The invention provided an effective solution to the problem of the prior art which placed conflicting requirements on the viscosity of the resin. The invention appeared to be simple only when the solution was known. Furthermore, other solutions were available, for example using a resin presenting a suitable fluidity at ambient temperature, or heating the disc base plate instead of the stamper.
It was not contested that it was known from documents D3 and D4 to heat a stamper. However, the stampers of D3 and D4 were not heated in the second, transfer step, but in the third step, in which the resin was cured. Furthermore, D3 and D4 disclosed transfer methods completely different from the background art described in the patent specification. In the method of D3, a quantity of UV curable resin was first applied on the stamper, not on the disc base plate, and the resin was already fluid when it was applied on the stamper, so that no heating was required to make the resin fluid. In the method of D4, the resin was injected in a mould and distributed therein by a reduced pressure in the mould and rotation of the mould.
Documents D1 and D2 related to methods further away from the invention and thus were not relevant.
VI. The respondent argued essentially as follows:
The patent specified that the temperature of the stamper was perpetually 22°C to 35°C but did not disclose that a selected temperature should be kept constant. Thus, the term "constant temperature" in claim 1 infringed Article 123(2) EPC. Furthermore, this term was not clear, contrary to Article 84 EPC.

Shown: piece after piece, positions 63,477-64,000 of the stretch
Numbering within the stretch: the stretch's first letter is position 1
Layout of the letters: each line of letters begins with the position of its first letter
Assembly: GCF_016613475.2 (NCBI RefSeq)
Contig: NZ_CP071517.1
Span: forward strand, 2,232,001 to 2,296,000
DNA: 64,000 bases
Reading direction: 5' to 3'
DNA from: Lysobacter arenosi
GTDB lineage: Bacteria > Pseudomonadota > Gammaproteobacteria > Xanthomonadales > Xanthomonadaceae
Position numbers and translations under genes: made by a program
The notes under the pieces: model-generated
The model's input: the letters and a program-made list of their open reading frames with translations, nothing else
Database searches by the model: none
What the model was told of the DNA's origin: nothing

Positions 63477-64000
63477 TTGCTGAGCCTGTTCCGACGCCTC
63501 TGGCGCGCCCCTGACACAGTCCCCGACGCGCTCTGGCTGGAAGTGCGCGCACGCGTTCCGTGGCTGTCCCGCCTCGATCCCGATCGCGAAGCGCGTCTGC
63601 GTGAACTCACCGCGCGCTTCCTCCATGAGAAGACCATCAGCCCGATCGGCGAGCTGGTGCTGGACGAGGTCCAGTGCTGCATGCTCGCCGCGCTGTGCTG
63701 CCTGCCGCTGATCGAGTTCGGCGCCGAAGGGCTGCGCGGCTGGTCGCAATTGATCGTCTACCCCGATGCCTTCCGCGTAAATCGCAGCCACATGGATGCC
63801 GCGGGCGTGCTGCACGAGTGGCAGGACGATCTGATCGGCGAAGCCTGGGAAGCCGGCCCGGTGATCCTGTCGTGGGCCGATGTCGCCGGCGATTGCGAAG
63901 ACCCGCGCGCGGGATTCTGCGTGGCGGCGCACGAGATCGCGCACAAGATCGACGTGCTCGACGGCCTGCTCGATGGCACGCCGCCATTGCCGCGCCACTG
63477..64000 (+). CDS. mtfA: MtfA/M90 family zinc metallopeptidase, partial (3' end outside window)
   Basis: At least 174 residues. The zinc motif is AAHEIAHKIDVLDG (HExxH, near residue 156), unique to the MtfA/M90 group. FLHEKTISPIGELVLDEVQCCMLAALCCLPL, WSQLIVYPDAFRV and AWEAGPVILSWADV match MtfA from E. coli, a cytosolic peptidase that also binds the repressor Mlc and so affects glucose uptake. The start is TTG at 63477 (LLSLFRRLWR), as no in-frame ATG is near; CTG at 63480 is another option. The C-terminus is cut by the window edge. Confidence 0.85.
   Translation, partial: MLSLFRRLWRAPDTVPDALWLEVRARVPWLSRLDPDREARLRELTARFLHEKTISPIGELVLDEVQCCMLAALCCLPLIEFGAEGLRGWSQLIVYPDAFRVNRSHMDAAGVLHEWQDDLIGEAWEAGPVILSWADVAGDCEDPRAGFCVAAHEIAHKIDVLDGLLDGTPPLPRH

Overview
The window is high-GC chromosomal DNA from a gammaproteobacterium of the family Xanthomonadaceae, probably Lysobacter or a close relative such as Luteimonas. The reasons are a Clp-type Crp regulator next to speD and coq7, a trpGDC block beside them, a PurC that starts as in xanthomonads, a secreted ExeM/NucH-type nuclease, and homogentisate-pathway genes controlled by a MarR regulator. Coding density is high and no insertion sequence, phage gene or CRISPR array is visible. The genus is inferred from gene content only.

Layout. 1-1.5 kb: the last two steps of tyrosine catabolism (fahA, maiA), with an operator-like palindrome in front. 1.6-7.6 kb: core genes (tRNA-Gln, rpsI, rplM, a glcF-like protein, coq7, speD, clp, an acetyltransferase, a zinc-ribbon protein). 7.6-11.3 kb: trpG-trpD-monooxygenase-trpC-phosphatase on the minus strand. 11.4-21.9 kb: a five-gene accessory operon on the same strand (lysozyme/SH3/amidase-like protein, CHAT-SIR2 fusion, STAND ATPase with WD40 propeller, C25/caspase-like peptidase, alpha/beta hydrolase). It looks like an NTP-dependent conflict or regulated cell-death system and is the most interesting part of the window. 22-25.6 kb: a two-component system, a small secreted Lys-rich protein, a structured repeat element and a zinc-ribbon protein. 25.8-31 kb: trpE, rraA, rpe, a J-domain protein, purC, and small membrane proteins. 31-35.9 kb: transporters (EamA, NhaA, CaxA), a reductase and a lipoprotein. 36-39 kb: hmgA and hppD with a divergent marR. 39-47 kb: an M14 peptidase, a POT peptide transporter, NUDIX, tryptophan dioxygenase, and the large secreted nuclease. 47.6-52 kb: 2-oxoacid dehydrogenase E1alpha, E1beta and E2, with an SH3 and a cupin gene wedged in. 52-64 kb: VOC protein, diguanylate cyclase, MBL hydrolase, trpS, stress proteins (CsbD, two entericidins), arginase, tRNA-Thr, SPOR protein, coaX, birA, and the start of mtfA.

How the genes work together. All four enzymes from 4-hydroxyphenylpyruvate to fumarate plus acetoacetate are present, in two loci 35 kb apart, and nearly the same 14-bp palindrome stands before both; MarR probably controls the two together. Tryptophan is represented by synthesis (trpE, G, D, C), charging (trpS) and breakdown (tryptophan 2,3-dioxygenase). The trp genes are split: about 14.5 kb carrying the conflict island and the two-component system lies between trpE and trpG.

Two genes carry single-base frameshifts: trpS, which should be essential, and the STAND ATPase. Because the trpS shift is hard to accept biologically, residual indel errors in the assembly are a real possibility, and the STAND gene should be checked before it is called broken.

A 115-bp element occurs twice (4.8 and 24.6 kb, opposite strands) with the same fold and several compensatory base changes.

Claim 1 did not include a step in which the disc base plate coated with UV curable resin was transported to the stamper. Thus claim 1 concerned the transfer step exclusively. The resin had to be viscous in the first step of the method of D5, to facilitate its application on the disc base plate, and it was apparent that high viscosity of the resin would complicate the second, transfer step. The problem of the invention was therefore to facilitate transfer of the pattern on the stamper to the resin when the disc base plate was pressed on the stamper. This problem was obvious and thus did not involve an inventive step in itself. It was general knowledge that the viscosity of a resin, in particular a UV curable resin, was inversely dependent on the temperature, at least as long as the resin was not irradiated with UV rays. It was therefore obvious to the skilled person to fluidify the resin by heating it during the second, transfer step. Furthermore, it was known from documents D3 and D4 that heating the resin could be achieved by heating the stamper, so that the subject-matter of claim 1 did not involve an inventive step.
Reasons for the Decision
1. The appeal is admissible.
2. According to the patentee, the background art (D5) described in columns 1 and 2 of the patent specification can be regarded as part of the state of the art.
D5 corresponds to the pre-characterising portion of claim 1 and, in particular, mentions:
applying a UV curable resin on a surface of a disc base plate and placing the coated disc base plate on a stamper carrying a pattern;
pressing the coated disc base plate against the stamper to transfer the pattern to the UV curable resin on the plate; and